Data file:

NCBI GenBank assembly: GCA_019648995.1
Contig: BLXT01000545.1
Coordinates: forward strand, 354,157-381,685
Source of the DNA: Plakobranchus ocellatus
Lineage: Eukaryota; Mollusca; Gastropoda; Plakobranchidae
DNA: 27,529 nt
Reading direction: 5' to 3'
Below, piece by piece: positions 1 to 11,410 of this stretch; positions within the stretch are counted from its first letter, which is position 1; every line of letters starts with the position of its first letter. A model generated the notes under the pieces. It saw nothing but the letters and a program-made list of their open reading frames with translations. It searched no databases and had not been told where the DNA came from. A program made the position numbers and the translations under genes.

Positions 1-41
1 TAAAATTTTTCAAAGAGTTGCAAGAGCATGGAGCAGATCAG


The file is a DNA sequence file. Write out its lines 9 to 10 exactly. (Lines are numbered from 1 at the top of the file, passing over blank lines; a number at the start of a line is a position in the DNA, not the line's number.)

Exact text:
Positions 1-41
1 TAAAATTTTTCAAAGAGTTGCAAGAGCATGGAGCAGATCAG